The Antlion Kimura Duo provides many of the benefits of earbuds with a convenient built-in microphone for multiplayer gaming.

So, are these IEMs worth the money? For 99 percent of people, absolutely not – you can get the Antlion Kimura Duo, a dynamic IEM that offers a similar sound profile and the microphone is on for £165, and use that extra £1,000 on something you need more, like an entire gaming PC? A month of gas and light (if you’re lucky)?

But if money is no object, then Euclid is worth considering. These pads eliminate jamming better than anything in this category I’ve ever used, with incredible technical precision and excellent low frequency performance, and it’s not even close. I will let more experienced audiophiles than me speaks to the exact nature of their quality, but suffice it to say that these earbuds sound great; listening to music with them is a transformative experience, whether right out of the box or after carefully tweaking the EQ to get the best quality, and the same specs also make game audio and soundtracks shine.

So: what’s it like to use high-quality in-ear headphones like the Euclid for gaming and work? To find out, I used them as a headset for Zoom meetings, competitive Counter-Strike matches, and a more relaxed game of Fire Emblem Engage.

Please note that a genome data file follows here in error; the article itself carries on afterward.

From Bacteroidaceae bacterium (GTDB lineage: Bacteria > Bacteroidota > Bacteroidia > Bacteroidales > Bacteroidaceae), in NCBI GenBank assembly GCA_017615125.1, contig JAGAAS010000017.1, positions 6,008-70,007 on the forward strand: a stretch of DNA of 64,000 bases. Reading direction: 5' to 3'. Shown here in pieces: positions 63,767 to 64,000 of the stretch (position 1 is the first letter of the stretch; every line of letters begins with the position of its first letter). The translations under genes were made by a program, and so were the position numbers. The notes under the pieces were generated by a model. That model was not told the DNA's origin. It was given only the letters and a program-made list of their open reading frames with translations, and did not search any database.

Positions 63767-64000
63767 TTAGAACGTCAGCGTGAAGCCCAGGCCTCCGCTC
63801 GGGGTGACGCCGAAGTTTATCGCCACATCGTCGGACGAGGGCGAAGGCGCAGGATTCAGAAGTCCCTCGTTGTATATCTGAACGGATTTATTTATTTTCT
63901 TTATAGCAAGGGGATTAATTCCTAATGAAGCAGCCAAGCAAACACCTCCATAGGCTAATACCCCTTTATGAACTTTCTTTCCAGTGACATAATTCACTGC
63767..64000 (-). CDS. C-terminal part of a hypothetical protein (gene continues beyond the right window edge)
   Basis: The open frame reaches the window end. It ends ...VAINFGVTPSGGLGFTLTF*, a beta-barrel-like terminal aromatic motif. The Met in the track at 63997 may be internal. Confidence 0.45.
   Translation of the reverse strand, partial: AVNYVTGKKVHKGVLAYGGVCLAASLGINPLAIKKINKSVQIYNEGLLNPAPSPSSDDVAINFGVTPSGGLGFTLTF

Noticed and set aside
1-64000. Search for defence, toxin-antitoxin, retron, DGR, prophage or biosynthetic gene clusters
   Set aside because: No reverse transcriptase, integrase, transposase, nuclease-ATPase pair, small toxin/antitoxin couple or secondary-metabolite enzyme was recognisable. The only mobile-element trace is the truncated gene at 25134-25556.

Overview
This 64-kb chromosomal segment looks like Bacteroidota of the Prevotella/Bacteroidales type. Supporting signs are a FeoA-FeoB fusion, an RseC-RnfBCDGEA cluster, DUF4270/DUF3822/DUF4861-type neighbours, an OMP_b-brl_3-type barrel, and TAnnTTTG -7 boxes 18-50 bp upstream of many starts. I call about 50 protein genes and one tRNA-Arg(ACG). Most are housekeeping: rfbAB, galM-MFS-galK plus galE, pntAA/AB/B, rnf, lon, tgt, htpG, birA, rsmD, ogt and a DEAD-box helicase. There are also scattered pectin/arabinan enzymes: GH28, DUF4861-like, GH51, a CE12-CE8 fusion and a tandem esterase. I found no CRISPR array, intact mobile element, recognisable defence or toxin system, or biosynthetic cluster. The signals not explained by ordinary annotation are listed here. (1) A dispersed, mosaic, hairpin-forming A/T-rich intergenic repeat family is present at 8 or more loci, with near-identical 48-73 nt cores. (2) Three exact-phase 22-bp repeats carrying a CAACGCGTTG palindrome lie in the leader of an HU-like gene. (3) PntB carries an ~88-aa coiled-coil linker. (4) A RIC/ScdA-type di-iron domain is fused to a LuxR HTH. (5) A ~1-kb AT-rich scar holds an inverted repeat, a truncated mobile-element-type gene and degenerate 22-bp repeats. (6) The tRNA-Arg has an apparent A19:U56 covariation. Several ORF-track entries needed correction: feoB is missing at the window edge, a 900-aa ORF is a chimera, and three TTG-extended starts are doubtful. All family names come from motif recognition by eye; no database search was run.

These are beautiful headphones with carbon fiber and gold elements that create a feeling of luxury.

The first thing that strikes me from my notes is the difficulty of getting these IEMs in and out of the ear. Although the fit is quite natural, I had to really learn how to insert each side into the ear, snap it back into place, and thread the cable over the ear. This meant I spent the first 30 seconds of Zoom meetings — or Counter-Strike matches — fiddling with the IEM, which was an awkward experience for everyone involved. It’s a lot more song and dance than over-the-ear headphones, more than wireless in-ears, and the introduction of Bluetooth slows the equation down even further.